1932

Abstract

The randomized experiment has achieved the status of the gold standard for estimating causal effects in criminology and the other social sciences. Although causal identification is indeed important and observational data present numerous challenges to causal inference, we argue that conflating causality with the method used to identify it leads to a cognitive narrowing that diverts attention from what ultimately matters most—the difference between counterfactual worlds that emerge as a consequence of their being subjected to different treatment regimes applied to all eligible population members over a sustained period of time. To address this system-level and long-term challenge, we develop an analytic framework for integrating causality and policy inference that accepts the mandate of causal rigor but is conceptually rather than methodologically driven. We then apply our framework to two substantive areas that have generated high-visibility experimental research and that have considerable policy influence: () hot-spots policing and () the use of housing vouchers to reduce concentrated disadvantage and thereby crime. After reviewing the research in these two areas in light of our framework, we propose a research path forward and conclude with implications for the interplay of theory, data, and causal understanding in criminology and other social sciences.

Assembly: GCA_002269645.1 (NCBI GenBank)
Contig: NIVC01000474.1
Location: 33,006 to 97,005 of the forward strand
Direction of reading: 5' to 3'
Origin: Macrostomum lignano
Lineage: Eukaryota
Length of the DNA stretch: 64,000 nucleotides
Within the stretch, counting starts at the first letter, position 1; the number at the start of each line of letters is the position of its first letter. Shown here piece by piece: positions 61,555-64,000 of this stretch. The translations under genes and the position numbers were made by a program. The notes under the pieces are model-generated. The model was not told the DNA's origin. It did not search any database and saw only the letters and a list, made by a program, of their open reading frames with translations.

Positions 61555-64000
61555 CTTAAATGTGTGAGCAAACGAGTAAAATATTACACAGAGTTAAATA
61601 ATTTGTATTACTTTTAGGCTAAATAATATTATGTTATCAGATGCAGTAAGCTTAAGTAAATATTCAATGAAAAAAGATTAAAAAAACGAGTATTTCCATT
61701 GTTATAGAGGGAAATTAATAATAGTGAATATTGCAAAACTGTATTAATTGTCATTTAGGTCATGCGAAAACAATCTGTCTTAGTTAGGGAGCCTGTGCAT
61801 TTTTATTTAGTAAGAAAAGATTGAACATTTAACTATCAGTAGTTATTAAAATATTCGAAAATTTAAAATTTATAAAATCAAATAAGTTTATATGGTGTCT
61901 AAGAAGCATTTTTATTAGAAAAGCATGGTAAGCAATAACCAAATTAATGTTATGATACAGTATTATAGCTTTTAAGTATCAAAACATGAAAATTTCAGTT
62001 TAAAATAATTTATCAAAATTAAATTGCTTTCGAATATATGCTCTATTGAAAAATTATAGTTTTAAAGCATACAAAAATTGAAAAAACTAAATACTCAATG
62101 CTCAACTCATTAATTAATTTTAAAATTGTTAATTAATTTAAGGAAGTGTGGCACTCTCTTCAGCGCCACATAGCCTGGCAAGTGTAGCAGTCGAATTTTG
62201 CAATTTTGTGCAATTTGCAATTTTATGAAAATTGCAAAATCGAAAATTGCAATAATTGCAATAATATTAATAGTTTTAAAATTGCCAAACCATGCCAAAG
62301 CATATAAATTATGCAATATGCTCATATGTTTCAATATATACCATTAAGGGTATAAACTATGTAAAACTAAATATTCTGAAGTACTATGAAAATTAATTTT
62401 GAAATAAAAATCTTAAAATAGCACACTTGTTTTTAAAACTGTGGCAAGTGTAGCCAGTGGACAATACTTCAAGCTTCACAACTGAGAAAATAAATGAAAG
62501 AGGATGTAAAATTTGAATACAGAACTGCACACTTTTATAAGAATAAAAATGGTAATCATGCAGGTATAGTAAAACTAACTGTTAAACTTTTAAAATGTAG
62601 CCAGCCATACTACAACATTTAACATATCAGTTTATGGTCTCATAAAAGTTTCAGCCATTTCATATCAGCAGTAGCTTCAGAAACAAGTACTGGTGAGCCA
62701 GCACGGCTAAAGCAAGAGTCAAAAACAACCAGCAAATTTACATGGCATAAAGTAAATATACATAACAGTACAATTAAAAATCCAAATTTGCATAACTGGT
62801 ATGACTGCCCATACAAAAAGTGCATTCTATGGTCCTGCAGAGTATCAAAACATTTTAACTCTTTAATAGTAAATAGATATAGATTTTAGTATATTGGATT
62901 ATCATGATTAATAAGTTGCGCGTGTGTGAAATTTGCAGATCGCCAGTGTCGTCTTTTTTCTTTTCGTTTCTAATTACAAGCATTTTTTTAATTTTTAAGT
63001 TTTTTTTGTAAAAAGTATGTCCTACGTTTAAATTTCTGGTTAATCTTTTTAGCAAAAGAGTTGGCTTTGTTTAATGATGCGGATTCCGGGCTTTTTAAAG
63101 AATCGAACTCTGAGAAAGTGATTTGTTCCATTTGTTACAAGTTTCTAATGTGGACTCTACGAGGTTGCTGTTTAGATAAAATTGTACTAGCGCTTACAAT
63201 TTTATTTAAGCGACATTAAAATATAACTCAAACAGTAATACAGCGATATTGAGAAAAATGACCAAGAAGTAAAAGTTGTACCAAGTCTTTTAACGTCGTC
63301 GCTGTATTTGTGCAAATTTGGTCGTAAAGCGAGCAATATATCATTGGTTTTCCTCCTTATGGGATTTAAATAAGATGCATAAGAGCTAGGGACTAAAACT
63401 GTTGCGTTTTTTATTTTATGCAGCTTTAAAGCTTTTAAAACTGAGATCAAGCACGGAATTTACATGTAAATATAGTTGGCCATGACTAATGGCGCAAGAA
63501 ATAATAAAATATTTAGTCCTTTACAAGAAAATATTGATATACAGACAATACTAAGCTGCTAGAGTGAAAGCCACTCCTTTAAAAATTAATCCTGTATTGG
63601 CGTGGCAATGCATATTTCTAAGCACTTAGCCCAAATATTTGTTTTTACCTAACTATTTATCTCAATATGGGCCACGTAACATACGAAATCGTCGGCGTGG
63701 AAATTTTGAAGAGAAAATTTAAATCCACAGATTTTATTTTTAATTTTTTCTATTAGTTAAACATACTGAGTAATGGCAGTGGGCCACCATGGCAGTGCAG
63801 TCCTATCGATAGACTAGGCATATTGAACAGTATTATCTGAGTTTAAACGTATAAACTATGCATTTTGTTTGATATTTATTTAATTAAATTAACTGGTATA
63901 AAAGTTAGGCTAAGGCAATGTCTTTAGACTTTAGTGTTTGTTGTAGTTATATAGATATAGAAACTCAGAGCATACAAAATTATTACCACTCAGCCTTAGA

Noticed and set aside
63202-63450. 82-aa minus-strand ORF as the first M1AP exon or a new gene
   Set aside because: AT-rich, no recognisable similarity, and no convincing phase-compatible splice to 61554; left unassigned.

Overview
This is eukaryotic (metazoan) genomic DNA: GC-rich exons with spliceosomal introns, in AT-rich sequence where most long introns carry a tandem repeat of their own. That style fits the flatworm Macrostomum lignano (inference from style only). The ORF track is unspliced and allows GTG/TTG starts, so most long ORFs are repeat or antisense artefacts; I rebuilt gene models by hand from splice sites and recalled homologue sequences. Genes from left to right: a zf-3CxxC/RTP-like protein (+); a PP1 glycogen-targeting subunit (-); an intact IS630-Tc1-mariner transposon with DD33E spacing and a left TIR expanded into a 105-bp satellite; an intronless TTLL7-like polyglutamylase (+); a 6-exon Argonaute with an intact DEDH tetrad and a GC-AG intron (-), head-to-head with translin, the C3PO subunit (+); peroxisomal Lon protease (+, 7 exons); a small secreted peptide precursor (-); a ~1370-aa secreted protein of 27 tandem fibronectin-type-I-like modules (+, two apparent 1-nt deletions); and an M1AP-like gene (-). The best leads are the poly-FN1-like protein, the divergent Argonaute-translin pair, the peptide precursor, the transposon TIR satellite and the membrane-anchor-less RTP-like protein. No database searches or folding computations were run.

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2019-01-13
2024-06-15
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